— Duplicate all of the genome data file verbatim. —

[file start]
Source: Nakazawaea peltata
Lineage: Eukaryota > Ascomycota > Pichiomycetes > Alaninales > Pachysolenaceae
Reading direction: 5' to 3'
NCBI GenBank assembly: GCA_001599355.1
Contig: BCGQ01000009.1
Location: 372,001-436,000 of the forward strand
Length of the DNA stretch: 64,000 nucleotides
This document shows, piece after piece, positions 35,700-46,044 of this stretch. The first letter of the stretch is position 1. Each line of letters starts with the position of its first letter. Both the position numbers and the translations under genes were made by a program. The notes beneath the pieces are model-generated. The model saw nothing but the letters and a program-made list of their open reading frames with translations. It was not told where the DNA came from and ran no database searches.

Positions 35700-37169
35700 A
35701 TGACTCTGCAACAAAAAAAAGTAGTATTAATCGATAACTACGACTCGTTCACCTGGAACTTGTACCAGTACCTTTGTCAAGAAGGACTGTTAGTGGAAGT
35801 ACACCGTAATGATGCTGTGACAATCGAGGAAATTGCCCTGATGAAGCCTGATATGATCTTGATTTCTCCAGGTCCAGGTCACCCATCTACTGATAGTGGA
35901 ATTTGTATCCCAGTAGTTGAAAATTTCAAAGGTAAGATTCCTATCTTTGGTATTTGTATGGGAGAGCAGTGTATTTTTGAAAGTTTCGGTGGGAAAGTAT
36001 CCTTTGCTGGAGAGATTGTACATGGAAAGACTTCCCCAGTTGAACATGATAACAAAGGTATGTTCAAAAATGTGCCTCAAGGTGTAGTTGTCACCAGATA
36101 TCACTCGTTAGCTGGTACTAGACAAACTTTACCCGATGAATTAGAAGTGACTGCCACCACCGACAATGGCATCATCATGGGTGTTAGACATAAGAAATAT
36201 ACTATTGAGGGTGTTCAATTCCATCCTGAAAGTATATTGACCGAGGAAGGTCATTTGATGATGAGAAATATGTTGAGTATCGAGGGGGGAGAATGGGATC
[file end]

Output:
Source: Nakazawaea peltata
Lineage: Eukaryota > Ascomycota > Pichiomycetes > Alaninales > Pachysolenaceae
Reading direction: 5' to 3'
NCBI GenBank assembly: GCA_001599355.1
Contig: BCGQ01000009.1
Location: 372,001-436,000 of the forward strand
Length of the DNA stretch: 64,000 nucleotides
This document shows, piece after piece, positions 35,700-46,044 of this stretch. The first letter of the stretch is position 1. Each line of letters starts with the position of its first letter. Both the position numbers and the translations under genes were made by a program. The notes beneath the pieces are model-generated. The model saw nothing but the letters and a program-made list of their open reading frames with translations. It was not told where the DNA came from and ran no database searches.

Positions 35700-37169
35700 A
35701 TGACTCTGCAACAAAAAAAAGTAGTATTAATCGATAACTACGACTCGTTCACCTGGAACTTGTACCAGTACCTTTGTCAAGAAGGACTGTTAGTGGAAGT
35801 ACACCGTAATGATGCTGTGACAATCGAGGAAATTGCCCTGATGAAGCCTGATATGATCTTGATTTCTCCAGGTCCAGGTCACCCATCTACTGATAGTGGA
35901 ATTTGTATCCCAGTAGTTGAAAATTTCAAAGGTAAGATTCCTATCTTTGGTATTTGTATGGGAGAGCAGTGTATTTTTGAAAGTTTCGGTGGGAAAGTAT
36001 CCTTTGCTGGAGAGATTGTACATGGAAAGACTTCCCCAGTTGAACATGATAACAAAGGTATGTTCAAAAATGTGCCTCAAGGTGTAGTTGTCACCAGATA
36101 TCACTCGTTAGCTGGTACTAGACAAACTTTACCCGATGAATTAGAAGTGACTGCCACCACCGACAATGGCATCATCATGGGTGTTAGACATAAGAAATAT
36201 ACTATTGAGGGTGTTCAATTCCATCCTGAAAGTATATTGACCGAGGAAGGTCATTTGATGATGAGAAATATGTTGAGTATCGAGGGGGGAGAATGGGATC